Dr Johannes Marisa A Covid-19: Continuous testing is necessary Medical practitioners have lately been inundated with calls about a terrible respiratory tract infection that has symptoms and signs similar to Covid-19.
There has been widespread panic among the populace as worries about the possibility of a resurgence of the heinous virus, creep in.
It is true that Covid-19 cases are declining by the day and mortality has taken a nose-dive globally.
We are not baffled by the pandemics, if history is to be visited as the three previous pandemics took around two full years to disappear from the globe.
The 1918-20 Spanish Flue was a calamity which claimed close to 50 million people at a time when the world population was around 1.8 billion, a figure which is nearly a quarter of the current population.
What was to follow was the Asian Flu of 1957-8 which claimed around 2 million people within the two years of attack while the Hongkong Flue of 1968-69 took the lives of close to three million people within the two years of the outbreak.
Covid-19 has been tormenting us since December 31, 2019 when the first cases were reported to the World Health Organisation from Wuhan Province of China.
At first, it seemed funny to talk about the diabolical virus until a point when Covid-19 was one of the most feared pathogens in the world.
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The world adopted extraordinary measures in a bid to mitigate against the virus. Containment measures were put in place but the virus is still ravaging the planet 26 months after the first cases were detected.
What may be sweet news to everyone is that the previous pandemics did not go beyond two and half years, a fact which can give us some sense of self-satisfaction.
Lately, many people have been in trouble with a special flu. This is a common viral infection that can be deadly especially in high-risk groups.
Children under five years of age are in trouble as well as adults above 65 years of age. The flu attacks the lungs, nose and throat.
Young children, older adults, pregnant women and people with chronic diseases or weak immune systems are at high risk.
The flu is spread the same way as Covid-19 through droplets which include sneezes, saliva or coughs.
These may come through touching contaminated surfaces, kissing, skin-to-skin contacts (handshakes or hugs).
The symptoms and signs are also similar to Covid-19 and these include runny or stuffy nose, muscle pains, headaches, tiredness, sore throat, fever, loss of appetite among others.
The first diagnosis to ring in many brains is Covid-19 infection.
The Polymerase Chain Reaction (PCR) tests for Covid-19 have come out negative in many tests which have been run so far.
This is sweet news for the nation as no one is keen to face the abominable virus anymore.
Last month, South Africa, Botswana, United Kingdom, Germany detected cases of BA.4 and BA.5, the new mutant viruses that are subtypes of the Omicron virus.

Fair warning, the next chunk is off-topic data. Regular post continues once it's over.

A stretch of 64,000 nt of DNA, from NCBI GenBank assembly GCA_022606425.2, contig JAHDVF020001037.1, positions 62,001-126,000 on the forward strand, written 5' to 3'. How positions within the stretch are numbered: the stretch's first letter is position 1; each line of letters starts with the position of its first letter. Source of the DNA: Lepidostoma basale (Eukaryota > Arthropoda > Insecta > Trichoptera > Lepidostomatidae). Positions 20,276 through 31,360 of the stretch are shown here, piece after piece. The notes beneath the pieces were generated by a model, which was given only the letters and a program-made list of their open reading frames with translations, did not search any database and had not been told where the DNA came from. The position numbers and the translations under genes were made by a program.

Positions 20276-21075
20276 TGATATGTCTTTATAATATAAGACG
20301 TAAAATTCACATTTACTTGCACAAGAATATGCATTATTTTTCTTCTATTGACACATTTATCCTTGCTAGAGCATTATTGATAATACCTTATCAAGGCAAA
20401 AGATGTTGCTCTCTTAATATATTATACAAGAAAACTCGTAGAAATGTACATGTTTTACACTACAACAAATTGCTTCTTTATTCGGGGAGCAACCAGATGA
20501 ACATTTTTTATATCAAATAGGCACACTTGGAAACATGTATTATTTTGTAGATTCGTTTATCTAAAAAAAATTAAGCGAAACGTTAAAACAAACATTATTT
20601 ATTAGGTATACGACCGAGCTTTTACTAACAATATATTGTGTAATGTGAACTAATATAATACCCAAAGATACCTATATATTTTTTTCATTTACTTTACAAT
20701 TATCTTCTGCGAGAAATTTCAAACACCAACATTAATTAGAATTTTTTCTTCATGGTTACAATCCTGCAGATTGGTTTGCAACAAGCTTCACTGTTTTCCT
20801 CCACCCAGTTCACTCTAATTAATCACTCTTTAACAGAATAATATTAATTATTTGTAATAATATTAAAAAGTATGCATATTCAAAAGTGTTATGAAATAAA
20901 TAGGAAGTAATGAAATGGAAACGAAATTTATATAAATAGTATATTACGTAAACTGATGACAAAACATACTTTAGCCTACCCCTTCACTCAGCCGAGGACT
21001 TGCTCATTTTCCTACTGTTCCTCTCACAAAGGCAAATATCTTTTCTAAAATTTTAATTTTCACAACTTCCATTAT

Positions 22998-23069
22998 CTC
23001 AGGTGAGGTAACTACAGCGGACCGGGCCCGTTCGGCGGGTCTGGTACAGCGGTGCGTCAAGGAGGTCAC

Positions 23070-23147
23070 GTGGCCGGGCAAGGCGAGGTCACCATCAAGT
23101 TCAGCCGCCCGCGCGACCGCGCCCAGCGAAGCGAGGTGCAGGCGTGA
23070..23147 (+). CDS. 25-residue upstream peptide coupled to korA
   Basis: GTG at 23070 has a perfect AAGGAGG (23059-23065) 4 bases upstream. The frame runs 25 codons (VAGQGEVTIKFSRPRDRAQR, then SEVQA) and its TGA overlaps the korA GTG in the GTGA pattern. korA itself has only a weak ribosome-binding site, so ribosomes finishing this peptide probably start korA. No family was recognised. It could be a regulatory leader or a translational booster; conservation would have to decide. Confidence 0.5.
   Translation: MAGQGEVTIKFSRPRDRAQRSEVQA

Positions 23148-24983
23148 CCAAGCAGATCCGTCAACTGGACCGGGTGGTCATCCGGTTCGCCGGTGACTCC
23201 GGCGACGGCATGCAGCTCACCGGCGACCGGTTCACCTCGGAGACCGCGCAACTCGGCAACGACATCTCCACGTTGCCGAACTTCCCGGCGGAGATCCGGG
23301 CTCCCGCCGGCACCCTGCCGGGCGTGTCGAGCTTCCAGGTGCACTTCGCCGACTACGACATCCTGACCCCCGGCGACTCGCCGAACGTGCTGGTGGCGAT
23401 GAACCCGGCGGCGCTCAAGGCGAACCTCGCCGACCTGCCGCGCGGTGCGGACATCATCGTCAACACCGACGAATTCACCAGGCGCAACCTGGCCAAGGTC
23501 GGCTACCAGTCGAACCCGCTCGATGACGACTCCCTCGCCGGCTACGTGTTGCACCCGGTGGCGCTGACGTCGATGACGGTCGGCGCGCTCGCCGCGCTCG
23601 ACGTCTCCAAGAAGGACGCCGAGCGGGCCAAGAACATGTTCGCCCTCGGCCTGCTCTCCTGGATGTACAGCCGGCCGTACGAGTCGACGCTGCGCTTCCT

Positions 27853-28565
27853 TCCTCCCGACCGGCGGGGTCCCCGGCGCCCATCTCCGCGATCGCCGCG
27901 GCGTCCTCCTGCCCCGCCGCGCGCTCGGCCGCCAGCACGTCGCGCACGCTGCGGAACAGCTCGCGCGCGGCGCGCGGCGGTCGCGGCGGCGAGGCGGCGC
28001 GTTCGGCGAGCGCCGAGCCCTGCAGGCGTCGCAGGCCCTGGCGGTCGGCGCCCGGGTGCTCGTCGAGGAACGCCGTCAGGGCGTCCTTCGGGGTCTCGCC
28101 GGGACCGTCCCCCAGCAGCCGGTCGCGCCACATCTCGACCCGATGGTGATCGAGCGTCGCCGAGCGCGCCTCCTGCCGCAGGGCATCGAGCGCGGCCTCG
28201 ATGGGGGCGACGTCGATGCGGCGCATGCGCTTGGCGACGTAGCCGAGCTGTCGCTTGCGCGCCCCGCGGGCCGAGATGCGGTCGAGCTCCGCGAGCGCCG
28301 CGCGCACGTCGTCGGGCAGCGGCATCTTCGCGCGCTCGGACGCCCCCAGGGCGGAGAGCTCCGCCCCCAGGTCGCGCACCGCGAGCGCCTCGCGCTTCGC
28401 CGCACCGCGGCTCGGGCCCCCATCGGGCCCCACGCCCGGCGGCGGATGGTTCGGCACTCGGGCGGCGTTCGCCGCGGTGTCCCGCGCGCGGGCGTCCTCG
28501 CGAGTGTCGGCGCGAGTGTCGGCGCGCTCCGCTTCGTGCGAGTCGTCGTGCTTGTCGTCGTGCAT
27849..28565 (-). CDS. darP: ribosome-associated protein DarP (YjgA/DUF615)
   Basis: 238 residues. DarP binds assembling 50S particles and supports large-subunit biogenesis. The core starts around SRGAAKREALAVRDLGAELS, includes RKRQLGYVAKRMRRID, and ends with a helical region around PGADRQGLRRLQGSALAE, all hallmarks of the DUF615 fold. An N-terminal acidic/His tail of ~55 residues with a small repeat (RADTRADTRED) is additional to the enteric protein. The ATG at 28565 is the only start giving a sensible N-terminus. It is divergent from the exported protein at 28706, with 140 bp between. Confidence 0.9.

Omicron was declared a virus of concern on the 25th of November 2021 when it was reported from South Africa.
The mutant strain has a constellation of mutations with 30 of them sitting on the spike protein alone.
The good news is that no major clinical changes have been attributed to the two new subtypes but these strains should be kept under the radar to make sure that we are not caught unaware.
It is not yet over until it is over with Covid-19.
With the suspicious respiratory infections which are dominating the healthcare facilities at the moment, it is wise not to drop guard at the moment.
The following measures should be observed cautiously if the Covid-19 virus is to be kept under our feet:
Covid-19 testing should not be dropped as of now.
Testing should be increased in suspected hotspots so that early cases can be detected if containment is to be archived.
We should not assume that all the respiratory infections that are prevalent are attributed to simple flu.
Covid-19 can confuse with Influenza A, B and C.
Robust vaccination should be continued and those who have not received booster shots should do so in order to keep the body well protected.
Vaccination has been shown to reduce morbidity, hospitalisation and mortality.
The challenge with vaccination is that both misinformation and disinformation are coming up with conspiracy theories that are bent on discouraging citizens from getting vaccinated.
Masking up should be adhered to until a time when the end of Covid-19 is declared.
This should be the same with social distancing, sanitisation, hand-washing, which played a significant role during the peak times of Covid-19.
We should always bear in mind that Covid-19 is like weather that can change anytime.
While we are about to forget about the loathsome virus, South Africa is starting to record significantly high numbers, a sign which might point to the emergence of the fifth wave.
Whatever happens in South Africa will likely spill into Zimbabwe so let us remain vigilant .
Let us be wary of the current respiratory tract infection. Stop the spread of the deadly virus.
Do not forget that Covid- 19 is still a menace that can still decimate many!